The fourth largest island of the world Madagascar lies off the coast of East Africa in the Indian Ocean. The island, which once was a part of the African landmass, has been isolated for about 165 million years. The isolation has been godsend for one of the oldest primates and also one of the most endangered species in the world, the Lemur.
A visit to Madagascar could see you coming face to face with about 60 taxas (species, sub-species) of lemurs. The diversity of the lemurs is incredible, ranging from the tiny Pygmy Lemur, weighing just twenty five grams, to the huge Indri that are about 400 times heavier at approximately ten kilograms.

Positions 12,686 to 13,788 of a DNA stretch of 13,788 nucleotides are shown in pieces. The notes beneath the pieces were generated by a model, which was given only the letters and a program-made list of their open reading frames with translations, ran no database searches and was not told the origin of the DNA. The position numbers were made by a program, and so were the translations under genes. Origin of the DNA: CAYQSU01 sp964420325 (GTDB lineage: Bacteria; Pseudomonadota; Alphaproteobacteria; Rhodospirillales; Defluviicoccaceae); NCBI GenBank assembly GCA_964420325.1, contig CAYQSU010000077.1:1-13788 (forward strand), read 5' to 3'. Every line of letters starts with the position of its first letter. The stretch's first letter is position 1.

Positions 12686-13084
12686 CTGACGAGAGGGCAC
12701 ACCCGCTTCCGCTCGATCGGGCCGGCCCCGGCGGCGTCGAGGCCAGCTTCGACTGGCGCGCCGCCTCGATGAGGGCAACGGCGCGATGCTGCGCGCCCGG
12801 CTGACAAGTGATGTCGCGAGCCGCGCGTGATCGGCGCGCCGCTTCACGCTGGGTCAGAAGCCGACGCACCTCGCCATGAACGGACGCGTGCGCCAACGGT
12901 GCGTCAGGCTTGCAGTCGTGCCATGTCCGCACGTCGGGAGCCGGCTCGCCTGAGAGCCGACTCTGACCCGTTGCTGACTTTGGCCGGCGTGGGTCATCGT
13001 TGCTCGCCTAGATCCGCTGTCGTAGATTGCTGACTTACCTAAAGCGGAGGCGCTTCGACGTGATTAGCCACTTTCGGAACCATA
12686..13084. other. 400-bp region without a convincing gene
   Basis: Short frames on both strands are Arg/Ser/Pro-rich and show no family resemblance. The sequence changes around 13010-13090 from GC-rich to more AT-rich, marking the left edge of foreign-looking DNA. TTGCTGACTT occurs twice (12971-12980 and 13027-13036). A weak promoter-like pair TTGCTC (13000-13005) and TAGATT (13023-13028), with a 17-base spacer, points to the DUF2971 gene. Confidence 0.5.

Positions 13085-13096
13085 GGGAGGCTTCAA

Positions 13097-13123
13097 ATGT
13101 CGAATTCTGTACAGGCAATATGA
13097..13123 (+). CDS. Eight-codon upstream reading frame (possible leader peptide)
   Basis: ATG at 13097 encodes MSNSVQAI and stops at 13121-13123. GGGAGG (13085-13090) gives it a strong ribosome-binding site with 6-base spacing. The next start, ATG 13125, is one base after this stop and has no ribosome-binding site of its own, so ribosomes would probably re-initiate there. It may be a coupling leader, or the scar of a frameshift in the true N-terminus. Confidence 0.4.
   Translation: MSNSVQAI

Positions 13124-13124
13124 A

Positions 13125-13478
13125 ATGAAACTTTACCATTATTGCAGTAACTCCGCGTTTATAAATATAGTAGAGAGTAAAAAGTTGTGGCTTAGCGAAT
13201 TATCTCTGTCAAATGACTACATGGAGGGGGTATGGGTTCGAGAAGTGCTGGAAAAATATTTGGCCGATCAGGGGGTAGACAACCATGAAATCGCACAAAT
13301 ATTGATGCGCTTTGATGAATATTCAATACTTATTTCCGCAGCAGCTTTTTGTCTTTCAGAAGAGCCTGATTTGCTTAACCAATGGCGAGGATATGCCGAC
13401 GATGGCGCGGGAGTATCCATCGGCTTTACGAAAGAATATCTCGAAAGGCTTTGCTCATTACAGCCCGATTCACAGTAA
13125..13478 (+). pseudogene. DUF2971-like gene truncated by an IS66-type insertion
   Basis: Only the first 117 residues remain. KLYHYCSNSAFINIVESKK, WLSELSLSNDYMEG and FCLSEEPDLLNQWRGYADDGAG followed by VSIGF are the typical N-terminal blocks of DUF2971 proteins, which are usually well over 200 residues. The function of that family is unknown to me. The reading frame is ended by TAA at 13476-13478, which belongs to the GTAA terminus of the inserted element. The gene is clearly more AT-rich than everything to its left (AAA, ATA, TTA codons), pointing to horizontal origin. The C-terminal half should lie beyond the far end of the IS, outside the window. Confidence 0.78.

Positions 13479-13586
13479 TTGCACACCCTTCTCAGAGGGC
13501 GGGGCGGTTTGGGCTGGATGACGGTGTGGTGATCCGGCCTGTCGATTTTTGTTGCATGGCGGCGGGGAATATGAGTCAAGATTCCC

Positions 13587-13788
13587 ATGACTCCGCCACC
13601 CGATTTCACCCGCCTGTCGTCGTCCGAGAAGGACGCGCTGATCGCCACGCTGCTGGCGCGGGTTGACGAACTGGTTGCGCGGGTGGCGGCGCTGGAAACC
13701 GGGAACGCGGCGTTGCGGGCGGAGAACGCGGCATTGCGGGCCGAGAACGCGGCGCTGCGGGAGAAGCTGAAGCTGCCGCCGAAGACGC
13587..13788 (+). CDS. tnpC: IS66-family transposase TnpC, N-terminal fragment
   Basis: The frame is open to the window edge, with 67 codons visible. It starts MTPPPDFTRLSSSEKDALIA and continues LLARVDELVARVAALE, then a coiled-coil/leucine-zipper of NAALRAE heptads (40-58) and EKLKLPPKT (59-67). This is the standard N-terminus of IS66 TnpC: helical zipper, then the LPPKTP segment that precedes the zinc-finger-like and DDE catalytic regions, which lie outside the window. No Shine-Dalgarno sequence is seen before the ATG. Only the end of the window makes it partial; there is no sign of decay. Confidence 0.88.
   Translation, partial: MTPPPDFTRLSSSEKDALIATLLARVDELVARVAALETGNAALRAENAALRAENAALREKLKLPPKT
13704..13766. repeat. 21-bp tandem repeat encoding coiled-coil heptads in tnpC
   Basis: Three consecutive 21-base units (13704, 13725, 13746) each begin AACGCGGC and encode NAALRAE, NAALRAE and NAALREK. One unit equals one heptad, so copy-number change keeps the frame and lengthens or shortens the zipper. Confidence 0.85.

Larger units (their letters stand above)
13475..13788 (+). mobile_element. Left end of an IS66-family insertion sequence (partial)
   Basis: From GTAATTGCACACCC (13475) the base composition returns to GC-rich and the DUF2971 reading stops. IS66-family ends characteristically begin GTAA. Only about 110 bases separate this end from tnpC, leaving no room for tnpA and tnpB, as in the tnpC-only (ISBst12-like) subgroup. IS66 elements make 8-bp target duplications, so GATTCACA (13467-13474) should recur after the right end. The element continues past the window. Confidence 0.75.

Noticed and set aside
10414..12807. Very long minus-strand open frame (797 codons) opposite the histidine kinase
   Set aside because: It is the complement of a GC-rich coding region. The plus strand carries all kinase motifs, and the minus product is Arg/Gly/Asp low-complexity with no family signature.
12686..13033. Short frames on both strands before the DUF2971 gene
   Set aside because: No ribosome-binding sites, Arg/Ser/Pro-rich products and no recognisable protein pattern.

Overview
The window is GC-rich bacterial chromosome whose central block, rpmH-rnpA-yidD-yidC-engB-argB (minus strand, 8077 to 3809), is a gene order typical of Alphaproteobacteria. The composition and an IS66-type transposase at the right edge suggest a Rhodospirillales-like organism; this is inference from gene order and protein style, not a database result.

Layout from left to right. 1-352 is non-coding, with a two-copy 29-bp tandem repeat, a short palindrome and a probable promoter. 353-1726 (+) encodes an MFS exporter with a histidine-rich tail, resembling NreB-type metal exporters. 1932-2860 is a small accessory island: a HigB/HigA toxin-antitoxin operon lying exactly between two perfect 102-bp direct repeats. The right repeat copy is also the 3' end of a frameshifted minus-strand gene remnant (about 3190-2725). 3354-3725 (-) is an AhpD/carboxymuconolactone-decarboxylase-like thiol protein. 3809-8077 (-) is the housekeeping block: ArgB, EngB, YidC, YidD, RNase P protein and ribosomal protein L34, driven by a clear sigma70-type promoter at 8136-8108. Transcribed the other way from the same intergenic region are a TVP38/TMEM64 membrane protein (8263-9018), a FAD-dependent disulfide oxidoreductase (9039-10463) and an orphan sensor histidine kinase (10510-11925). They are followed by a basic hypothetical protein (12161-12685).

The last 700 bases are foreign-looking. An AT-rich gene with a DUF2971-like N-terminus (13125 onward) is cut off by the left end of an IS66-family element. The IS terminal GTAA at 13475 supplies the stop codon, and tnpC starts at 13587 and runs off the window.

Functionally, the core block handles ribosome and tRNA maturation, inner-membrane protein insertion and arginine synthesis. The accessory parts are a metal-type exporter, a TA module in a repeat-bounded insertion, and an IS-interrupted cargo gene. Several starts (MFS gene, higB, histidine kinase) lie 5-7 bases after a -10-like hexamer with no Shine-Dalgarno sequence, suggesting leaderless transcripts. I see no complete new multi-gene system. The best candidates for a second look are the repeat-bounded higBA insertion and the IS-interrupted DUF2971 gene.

The best place to engage with the lemurs is the Amalamazoatra Reserve, which is about four hours from the island’s capital. The lemurs at the reserve are very friendly towards humans, and will fascinate you with their antics and playfulness. The Indri will keep you entertained by singing like a whale, while the Sifaka will catch your attention as it moves over with the grace of a ballet dancer.
Photo by belgianchocolate (on Flickr)
Where to find the Lemurs in Madagascar
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